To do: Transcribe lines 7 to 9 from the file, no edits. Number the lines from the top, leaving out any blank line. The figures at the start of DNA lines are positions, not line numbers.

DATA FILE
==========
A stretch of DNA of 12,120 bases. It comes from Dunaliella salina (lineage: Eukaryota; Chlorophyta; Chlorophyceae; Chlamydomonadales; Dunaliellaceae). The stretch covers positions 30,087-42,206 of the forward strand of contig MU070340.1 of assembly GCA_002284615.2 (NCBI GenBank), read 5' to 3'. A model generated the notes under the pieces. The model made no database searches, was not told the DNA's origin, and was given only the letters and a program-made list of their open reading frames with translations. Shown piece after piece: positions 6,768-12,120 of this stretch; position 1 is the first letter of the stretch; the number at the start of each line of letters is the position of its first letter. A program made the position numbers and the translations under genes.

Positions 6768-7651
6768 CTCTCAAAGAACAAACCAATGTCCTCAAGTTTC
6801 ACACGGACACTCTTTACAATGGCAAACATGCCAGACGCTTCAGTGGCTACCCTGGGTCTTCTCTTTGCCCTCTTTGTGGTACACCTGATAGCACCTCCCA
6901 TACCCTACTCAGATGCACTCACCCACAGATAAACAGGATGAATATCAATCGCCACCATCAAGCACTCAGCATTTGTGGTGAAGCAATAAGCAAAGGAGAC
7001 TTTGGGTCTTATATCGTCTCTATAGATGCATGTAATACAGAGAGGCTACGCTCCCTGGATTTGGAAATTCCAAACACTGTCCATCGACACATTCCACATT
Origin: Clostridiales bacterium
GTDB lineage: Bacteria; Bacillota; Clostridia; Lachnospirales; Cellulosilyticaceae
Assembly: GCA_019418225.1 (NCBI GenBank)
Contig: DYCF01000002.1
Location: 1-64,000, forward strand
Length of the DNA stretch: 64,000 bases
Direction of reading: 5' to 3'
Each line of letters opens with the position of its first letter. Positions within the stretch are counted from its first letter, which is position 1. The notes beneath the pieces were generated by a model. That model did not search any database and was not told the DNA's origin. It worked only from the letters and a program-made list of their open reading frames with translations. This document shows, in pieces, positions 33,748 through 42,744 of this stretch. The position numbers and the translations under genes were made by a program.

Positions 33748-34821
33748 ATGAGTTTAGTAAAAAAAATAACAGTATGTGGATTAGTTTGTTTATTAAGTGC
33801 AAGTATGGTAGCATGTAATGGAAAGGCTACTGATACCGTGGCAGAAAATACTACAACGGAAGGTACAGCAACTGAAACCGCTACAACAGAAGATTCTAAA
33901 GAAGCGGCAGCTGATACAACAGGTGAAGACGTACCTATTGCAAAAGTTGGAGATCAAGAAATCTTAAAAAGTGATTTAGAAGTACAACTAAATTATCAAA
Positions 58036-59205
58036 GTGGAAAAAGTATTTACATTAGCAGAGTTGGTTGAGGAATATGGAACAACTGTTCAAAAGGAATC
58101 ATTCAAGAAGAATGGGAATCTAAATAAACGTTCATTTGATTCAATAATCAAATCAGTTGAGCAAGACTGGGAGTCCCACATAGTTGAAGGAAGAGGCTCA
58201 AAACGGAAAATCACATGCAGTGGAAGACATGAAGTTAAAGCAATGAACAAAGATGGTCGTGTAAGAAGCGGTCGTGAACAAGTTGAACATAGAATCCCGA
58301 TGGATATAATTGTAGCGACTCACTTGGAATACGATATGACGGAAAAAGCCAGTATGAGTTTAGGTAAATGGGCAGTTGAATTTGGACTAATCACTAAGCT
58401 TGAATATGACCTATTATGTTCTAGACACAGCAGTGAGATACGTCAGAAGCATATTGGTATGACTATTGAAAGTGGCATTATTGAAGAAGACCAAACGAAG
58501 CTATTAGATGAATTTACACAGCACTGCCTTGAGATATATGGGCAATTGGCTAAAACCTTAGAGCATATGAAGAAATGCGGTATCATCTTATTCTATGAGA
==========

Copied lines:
Origin: Clostridiales bacterium
GTDB lineage: Bacteria; Bacillota; Clostridia; Lachnospirales; Cellulosilyticaceae
Assembly: GCA_019418225.1 (NCBI GenBank)